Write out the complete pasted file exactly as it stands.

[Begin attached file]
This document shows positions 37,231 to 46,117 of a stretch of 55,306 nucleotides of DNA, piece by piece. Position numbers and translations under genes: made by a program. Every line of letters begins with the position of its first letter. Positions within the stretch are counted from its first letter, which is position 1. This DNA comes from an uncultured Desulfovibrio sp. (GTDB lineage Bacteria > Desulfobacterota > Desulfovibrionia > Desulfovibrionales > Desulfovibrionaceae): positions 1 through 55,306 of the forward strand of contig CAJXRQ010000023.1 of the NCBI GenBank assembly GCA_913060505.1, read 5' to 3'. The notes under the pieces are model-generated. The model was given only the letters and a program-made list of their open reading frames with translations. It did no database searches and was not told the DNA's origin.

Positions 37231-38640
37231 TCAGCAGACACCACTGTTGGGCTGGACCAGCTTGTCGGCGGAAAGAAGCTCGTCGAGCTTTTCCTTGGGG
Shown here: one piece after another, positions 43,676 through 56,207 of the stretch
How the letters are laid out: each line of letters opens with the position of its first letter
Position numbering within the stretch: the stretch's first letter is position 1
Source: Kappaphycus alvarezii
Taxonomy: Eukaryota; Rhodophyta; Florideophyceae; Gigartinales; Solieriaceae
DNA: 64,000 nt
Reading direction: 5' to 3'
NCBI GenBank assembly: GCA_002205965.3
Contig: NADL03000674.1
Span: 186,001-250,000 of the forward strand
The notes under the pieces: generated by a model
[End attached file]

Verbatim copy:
This document shows positions 37,231 to 46,117 of a stretch of 55,306 nucleotides of DNA, piece by piece. Position numbers and translations under genes: made by a program. Every line of letters begins with the position of its first letter. Positions within the stretch are counted from its first letter, which is position 1. This DNA comes from an uncultured Desulfovibrio sp. (GTDB lineage Bacteria > Desulfobacterota > Desulfovibrionia > Desulfovibrionales > Desulfovibrionaceae): positions 1 through 55,306 of the forward strand of contig CAJXRQ010000023.1 of the NCBI GenBank assembly GCA_913060505.1, read 5' to 3'. The notes under the pieces are model-generated. The model was given only the letters and a program-made list of their open reading frames with translations. It did no database searches and was not told the DNA's origin.

Positions 37231-38640
37231 TCAGCAGACACCACTGTTGGGCTGGACCAGCTTGTCGGCGGAAAGAAGCTCGTCGAGCTTTTCCTTGGGG
Shown here: one piece after another, positions 43,676 through 56,207 of the stretch
How the letters are laid out: each line of letters opens with the position of its first letter
Position numbering within the stretch: the stretch's first letter is position 1
Source: Kappaphycus alvarezii
Taxonomy: Eukaryota; Rhodophyta; Florideophyceae; Gigartinales; Solieriaceae
DNA: 64,000 nt
Reading direction: 5' to 3'
NCBI GenBank assembly: GCA_002205965.3
Contig: NADL03000674.1
Span: 186,001-250,000 of the forward strand
The notes under the pieces: generated by a model